Scientists have been evaluating the benefits of no-take protection (i.e. no fishing) on deep reef systems of Tasmania’s wild southwest coast.
This research is comparing the marine life and seafloor habitat in fished environments with those found within the Tasman Fracture Commonwealth Marine Reserve (CMR) southeast of Tasmania. A section of this reserve has been no-take protected for over seven years, and evaluating the effects of such protection is an important part of managing the CMR network in Australian waters.
The $300,000 assessment involved an initial phase of habitat mapping on the continental shelf component of the 42,501 sq km Reserve south of Maatsuyker Island.
A second phase concentrated on examining the extent that rock lobsters had been protected by this reserve, and the third phase of the study is now examining the actual habitat that supports rock lobsters and associated fish communities, the species that constitute the ecosystem, and the overall system health.
Research results will be used not only to inform management of changes over the past seven years in response to protection, but also to establish early knowledge of this remote environment from which to compare future changes and identify potential management issues.
Working from the Australian Maritime College training vessel Bluefin, the team of scientists and support staff relied on an autonomous underwater vehicle (AUV) to supply highly detailed imagery of the rocky reefs and sediments, together with an assessment of the marine animals that live in on the seafloor in these deep offshore systems.
The AUV, operated by the Australian Centre for Field Robotics at the University of Sydney, is a key national research facility of Australia’s Integrated Marine Observing System. All imagery from the voyage will be made available through the IMOS Ocean Portal https://imos.aodn.org.au
Project leader Dr Neville Barrett, from the Institute for Marine and Antarctic Studies, said scientists were excited by the opportunity to visit the region and collect data. The knowledge gained will be used to inform management of Commonwealth Marine Reserves, including building an increased understanding of deep reef and other habitats within the Tasman Fracture CMR that support important invertebrate communities and species such as stripey trumpeter and rock lobster.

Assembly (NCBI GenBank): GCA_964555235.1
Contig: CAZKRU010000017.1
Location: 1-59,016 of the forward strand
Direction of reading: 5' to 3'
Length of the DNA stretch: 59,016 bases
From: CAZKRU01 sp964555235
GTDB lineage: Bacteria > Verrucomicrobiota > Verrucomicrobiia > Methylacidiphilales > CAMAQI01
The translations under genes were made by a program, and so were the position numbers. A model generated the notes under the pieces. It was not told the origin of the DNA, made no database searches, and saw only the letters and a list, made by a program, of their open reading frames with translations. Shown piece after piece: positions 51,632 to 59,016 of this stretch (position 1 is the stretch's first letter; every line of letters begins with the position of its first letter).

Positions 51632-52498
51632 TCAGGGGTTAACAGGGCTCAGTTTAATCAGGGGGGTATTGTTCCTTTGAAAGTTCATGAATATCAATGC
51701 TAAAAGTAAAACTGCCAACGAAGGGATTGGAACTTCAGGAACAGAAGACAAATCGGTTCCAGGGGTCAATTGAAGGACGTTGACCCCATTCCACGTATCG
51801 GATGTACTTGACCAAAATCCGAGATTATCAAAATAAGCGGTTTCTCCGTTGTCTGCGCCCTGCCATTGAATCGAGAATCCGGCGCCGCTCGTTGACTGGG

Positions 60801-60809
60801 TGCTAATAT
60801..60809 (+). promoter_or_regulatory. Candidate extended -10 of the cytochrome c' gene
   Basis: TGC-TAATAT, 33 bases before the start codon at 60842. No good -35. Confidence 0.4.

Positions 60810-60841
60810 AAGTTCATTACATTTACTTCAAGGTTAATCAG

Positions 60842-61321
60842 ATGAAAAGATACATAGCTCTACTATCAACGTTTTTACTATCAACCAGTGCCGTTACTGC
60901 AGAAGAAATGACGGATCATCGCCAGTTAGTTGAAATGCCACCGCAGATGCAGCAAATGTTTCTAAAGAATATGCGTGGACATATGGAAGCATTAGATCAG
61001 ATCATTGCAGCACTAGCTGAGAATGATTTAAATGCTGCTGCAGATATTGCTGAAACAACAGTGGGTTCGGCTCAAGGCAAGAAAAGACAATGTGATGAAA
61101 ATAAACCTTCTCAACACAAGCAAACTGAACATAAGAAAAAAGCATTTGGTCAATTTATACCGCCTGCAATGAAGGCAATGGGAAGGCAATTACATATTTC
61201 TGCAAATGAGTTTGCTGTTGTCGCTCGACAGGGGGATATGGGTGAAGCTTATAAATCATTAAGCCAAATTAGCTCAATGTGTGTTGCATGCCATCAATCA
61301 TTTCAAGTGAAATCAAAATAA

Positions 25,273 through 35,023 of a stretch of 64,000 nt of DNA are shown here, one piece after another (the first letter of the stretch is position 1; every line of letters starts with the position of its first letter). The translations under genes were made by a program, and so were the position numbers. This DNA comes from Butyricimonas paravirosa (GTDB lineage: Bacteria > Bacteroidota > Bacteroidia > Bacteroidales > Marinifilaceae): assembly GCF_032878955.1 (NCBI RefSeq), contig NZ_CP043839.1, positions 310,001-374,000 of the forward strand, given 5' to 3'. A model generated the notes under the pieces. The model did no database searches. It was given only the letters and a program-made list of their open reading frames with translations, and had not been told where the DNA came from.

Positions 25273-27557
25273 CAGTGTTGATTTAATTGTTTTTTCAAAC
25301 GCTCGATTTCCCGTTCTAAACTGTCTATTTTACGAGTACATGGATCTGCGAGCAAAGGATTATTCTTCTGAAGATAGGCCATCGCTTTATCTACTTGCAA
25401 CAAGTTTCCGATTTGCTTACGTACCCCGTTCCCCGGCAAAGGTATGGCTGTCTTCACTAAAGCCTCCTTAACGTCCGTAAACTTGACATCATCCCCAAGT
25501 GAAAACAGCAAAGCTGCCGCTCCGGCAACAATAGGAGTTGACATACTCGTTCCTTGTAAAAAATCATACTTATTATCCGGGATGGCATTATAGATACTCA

“The AUV has supplied us with highly-detailed imagery of the rocky reefs and sediments, together with an assessment of the benthic marine animals that live in these deep offshore systems.”
“This provides our first detailed look at the shelf fauna of the Marine Reserve and cool temperate region, as well as the habitat and biological assemblages that support our important coastal fisheries, such as rock lobster.”
“We’ll be analysing the new data over the next few months, but first indications are that the deep reef systems extending south of Maatsuyker Island into the CMR are particularly rich in invertebrate diversity, and are unusually dominated by soft corals and brittlestars,” Dr Barrett said.
The five-day research voyage began around Maatsuyker Island on Tasmania’s south coast and extended across the continental shelf to sample representative examples of deep reef systems within the region, as well as explored a range of interesting features identified by detailed multibeam bathymetric mapping in an earlier voyage undertaken in 2014 to describe the habitats of this area.
The research is being undertaken through the Australian Government funded National Environmental Research Program (NERP) Marine Biodiversity Hub and supported by Parks Australia Division of the Department of the Environment.
Watch a short video to hear Dr Neville Barrett and Professor Stefan Williams explain the research and AUV further. See link below to Youtube.
Text from a UTAS media release.